Exclusive Interview with Rising Starlet Jona Xiao


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1. Can you tell me more about your role in the buzzworthy film “Tag” and what drew you to the role?

I play the role of Arden, who struggles with being diagnosed with the AIDS virus alongside Jonathan Lipnicki and Chris Mintz-Plasse in a warehouse of refuged teens. I loved the fact that the film didn’t shy away from depicting controversial social issues.

2. What was is like working on “Bones” and did you get to act opposite David Boreanaz or Emily Daschanel

Crazy fun! I played the role of the exuberant birthday girl MIRIAM YOUNG, who has a male stripper at her birthday party. When David Boreanaz’s character comes in with Emily Deschanel, I mistake David for a stripper dressed in a detective’s uniform rather than an actual detective. We think he is only role playing, which turns us girls on and then we proceed to remove his clothing. Lucky me!

I loved playing a character that breaks the stereotype of the subservient, soft-spoken Asian girl. I had so much fun playing such a free-spirited, bold, and outrageous character. During my initial audition, after performing, one of the producers asked, “Wow that seemed so natural for you!” I think one of my biggest assets is my willingness to make bold, off-the-wall choices because not much embarrasses me.

3. Are Asians represented enough in the industry nowadays and what challenges do you face as an actress?

Unfortunately no. Although Asians make up about 6% of the US population, only 2% of the roles we see on screen are played by Asians. So, to match our demographics, we would need three times more Asian roles cast. Luckily with the dramatic increase of Chinese consumerism, there are more bridges being built between American and Chinese filmmaking and collaborations.

Although the stereotypes are still very prevalent of what Asian-Americans should be—submissive, play piano, and excel at Math, I’m very fortunate that I often get to audition for open ethnicity roles. I also love reversing the audience’s expectations when they look at me. In my roles, I am constantly trying to break the “Asian stereotype.” Growing up, I was called “chink,” “yellow,” and people always assumed I was the super studious Chinese do-gooder nerd. I’ve played characters that were off-the-wall and absolutely ridiculous, very non-traditional Asian characters. That’s why I see myself and get cast as “Spunk and ridiculousness wrapped up in one innocent looking Asian gal.”


4. You’re a regular now on TV with appearances in “Days Of Our Lives” and “2 Broke Girls”. Why do you think the world is now so fascinated with women on television?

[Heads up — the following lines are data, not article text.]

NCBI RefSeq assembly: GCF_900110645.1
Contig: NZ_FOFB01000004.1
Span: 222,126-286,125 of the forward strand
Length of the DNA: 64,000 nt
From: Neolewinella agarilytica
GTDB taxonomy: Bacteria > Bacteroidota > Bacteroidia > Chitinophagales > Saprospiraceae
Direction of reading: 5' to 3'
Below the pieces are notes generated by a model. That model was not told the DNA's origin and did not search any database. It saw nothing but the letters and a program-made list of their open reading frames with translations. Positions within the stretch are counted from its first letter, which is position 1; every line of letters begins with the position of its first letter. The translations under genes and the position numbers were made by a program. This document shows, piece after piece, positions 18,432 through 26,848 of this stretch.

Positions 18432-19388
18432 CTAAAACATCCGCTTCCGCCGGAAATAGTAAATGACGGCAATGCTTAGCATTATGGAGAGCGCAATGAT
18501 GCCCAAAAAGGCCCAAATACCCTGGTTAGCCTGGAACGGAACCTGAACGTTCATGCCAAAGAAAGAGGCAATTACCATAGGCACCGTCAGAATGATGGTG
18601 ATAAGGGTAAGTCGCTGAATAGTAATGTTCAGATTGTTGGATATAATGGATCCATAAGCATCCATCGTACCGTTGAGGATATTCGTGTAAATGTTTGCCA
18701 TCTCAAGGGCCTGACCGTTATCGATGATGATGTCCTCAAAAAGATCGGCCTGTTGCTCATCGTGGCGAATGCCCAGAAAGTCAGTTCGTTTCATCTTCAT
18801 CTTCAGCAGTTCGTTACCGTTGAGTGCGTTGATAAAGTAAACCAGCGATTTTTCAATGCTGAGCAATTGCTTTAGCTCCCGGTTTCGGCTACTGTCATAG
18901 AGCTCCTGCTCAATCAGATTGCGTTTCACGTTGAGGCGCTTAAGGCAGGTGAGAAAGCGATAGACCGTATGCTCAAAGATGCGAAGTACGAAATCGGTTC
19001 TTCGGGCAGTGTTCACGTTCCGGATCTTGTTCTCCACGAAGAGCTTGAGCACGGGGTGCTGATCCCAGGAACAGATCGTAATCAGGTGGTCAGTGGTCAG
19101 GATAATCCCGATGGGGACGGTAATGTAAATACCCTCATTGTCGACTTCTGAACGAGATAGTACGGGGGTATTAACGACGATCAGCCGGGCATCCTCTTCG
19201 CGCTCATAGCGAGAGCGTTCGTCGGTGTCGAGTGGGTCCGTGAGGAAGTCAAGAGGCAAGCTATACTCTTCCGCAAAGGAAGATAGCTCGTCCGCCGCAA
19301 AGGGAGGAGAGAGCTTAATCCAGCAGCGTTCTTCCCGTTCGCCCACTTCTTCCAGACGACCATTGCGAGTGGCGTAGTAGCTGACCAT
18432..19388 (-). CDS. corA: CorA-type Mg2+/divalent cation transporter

I thought the world was always interested in seeing women on television. It’s hard for me to imagine a show or movie with an all-male cast. Women can bring even more vulnerability, femininity, strength, etc.

5. On that note would you ever do a nude scene if it’s an integral part to a role?

Currently, I only do two things in the nude—shower and sleep. Depending on what the nudity does in the context of the storyline, I could possibly be open to doing a nude scene.

6. With the entertainment scene in Korea being hot in so many ways, would you consider being cast in a Korean movie or even sing in Korean?

Unfortunately I can’t speak Korean, but I am fluent in Mandarin. I love combining traveling and filming, so I’d definitely be open to shooting in other countries, like Korea.

7. Tell us about your life away from the camera?

A few years ago, I founded a career coaching/marketing company for actors, Career ACTivate (www.careerACTivate.com) to help other actors live their dreams. I’ve worked in casting, producing, agency, co-founded a national film festival, etc. so I bring my insider’s knowledge to help actors create breakthroughs in their careers. I’m about to author my first book, and will be making it available to my mailing list for free (readers can sign up at http://www.careerACTivate.com)

In my leisure time, I love staying active (ex. Competitive dodgeball, I quarterback in flag football, and Crossfit) and I’m a huge fan of board games (I can be quite dorky).

8. In your opinion, what does it mean to be an entertainer? Can you let us in on any future projects?

I’m compelled to change the world through story. I believe stories help show what’s possible in the world, and in our relating to the characters we see on screen, it helps us come to a deeper understanding of ourselves and realize we are not alone in our struggles.

Growing up in few communities that were not as friendly to Asian Americans combined with how shy I was; I had a difficult time making friends and I would suffer from loneliness. But, I could turn on the TV and find solace in watching characters who struggled with feeling alienated and seeing them triumph over the adversity they faced.

I feel it is my mission to help unify this world and show how we can come together and celebrate diversity as oppose to allow it to tear us apart and create separation.

My upcoming projects include a horror variety show (first season will air on http://www.planethopper.tv in mid-November) and also a series lead in an Asian-American webseries comedy. I will be updating my website with news—www.jona-xiao.com

Thank you Jona for this interview and for showing you fun, lovable personality.


Follow Jona on Twitter: http://www.twitter.com/jonaxiao
and be her fan on her Facebook Page: http://www.facebook.com/officialjonaxiao

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